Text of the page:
Scottish National Dictionary (1700–)
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First published 1941 (SND Vol. II).
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BUGGLE, BOGLE, Bogel, n.1 “A large bannock baked on Buggle-day” (Sh. 1866 Edm. Gl.); “a large cake (of oat- or barley-meal), often with notched edges” (Sh. 1908 Jak. (1928), bogel). Also attrib. [bogl, bʌgl]Sh.(D) 1899 J. Spence Sh. Folk-Lore 180:
Haud dee tongue, cuddle doon, an' du sall git a buggle.Sh. 1932 J. M. E. Saxby Sh. Trad. Lore 74:
The buggle cakes . . . were flat, round “brünes” (scones) and represented the sun.
Combs.: 1. buggle-day, bogle-, “a feast-day on which, in times past, a buggle or great bannock was baked for each member of the family” (Sh. 1866 Edm. Gl., buggle-; 1893 Manson's Shetland Almanac, bogle-); 2. buggle ree, bogelri, “storm; rough weather setting in about ‘Bogel-day'” (Sh. 1908 Jak. (1928), bogelri).1. Sh. 1915 J. M. E. Saxby in Old-Lore Misc., Ork., Sh., etc. VIII. i. 22:
Buggle-day was the 17th of March, and on it the folk went out with spade and hoe, and dug over a small rigg. Having prepared the ground, the patch was sown with corn, which was carefully watched over during spring and summer, for on its success depended the prosperity of the whole crop (so folk believed). The ripe grain shorn from that rigg was carefully preserved and ground into meal, and that was used on next year's Buggle-day for the buggle cakes.2. Sh.(D) 1899 J. Spence Sh. Folk-Lore 116:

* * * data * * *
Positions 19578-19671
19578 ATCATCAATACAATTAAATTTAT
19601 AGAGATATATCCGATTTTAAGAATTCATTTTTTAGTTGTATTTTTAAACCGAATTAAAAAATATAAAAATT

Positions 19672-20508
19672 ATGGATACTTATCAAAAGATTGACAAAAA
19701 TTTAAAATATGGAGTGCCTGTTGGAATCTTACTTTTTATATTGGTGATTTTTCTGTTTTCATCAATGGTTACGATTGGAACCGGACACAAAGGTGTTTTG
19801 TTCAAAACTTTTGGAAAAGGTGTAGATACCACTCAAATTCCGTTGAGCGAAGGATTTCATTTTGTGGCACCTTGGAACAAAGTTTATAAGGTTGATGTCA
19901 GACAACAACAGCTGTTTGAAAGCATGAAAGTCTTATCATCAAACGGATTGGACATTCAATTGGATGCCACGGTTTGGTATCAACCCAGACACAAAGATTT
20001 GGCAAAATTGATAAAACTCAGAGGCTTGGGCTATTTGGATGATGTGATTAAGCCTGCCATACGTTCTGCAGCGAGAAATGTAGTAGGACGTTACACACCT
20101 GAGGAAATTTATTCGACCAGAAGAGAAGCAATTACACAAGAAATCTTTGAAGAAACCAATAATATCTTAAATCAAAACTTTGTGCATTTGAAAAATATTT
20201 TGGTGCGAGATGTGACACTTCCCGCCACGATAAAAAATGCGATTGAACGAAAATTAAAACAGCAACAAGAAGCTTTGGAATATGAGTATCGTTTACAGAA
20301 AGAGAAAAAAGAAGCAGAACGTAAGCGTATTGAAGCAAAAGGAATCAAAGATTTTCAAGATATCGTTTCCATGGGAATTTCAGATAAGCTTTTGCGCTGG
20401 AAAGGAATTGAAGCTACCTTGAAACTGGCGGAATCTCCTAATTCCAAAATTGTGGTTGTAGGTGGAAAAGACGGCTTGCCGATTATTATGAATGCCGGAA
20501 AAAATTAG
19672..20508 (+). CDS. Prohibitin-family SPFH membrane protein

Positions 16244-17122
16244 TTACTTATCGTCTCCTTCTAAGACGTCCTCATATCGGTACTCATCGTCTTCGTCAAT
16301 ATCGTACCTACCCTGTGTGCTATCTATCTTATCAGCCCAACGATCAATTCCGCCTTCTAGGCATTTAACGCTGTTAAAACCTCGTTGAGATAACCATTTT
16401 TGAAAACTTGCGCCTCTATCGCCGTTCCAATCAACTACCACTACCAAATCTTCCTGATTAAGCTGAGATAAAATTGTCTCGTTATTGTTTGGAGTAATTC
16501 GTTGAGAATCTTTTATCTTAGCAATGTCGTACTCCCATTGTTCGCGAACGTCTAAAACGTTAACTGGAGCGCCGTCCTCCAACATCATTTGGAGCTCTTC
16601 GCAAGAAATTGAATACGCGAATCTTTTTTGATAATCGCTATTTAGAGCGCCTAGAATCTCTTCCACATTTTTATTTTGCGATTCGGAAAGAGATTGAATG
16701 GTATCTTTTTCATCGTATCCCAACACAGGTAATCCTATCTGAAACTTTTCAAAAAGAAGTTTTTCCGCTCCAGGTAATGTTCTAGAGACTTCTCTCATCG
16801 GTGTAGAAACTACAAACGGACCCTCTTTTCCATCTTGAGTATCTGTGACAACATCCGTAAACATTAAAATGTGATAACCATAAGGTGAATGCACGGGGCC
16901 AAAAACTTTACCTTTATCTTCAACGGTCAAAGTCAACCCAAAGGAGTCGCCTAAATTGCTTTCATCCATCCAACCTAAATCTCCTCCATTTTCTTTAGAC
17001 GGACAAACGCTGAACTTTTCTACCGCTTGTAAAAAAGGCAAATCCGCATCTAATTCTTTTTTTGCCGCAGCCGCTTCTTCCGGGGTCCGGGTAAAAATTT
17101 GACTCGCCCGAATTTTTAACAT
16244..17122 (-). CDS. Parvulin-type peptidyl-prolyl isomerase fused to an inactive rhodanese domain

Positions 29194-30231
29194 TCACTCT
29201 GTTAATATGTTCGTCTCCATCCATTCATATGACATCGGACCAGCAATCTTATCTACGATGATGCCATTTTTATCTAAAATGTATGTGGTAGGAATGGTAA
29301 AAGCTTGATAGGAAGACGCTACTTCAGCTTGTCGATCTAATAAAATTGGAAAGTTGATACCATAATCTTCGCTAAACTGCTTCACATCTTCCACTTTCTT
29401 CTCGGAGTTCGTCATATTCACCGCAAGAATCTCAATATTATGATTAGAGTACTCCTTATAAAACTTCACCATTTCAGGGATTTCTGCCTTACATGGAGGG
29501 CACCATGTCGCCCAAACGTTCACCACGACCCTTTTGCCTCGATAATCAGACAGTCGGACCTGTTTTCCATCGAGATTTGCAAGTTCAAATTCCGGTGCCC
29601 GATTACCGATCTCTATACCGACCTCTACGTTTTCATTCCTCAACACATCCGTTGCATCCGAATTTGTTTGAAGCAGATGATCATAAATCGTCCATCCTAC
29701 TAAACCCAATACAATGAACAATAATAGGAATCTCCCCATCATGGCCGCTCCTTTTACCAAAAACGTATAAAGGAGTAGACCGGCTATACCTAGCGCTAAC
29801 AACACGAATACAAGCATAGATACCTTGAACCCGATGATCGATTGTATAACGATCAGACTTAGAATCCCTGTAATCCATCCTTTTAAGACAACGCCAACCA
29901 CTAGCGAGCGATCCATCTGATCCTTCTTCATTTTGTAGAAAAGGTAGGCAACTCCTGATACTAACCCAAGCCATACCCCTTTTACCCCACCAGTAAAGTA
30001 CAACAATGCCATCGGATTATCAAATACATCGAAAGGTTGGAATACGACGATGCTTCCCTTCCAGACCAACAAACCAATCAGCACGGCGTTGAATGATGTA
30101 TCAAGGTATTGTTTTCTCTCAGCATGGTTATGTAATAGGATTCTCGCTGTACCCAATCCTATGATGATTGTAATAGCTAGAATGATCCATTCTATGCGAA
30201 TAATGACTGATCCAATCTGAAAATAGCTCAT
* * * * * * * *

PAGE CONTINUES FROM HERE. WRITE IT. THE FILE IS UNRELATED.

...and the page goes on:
There was Buggle Ree, about the 17th of March.
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"Buggle n.1". Dictionary of the Scots Language. 2004. Scottish Language Dictionaries Ltd. Accessed 24 Mar 2023 <http://www.dsl.ac.uk/entry/snd/buggle_n1>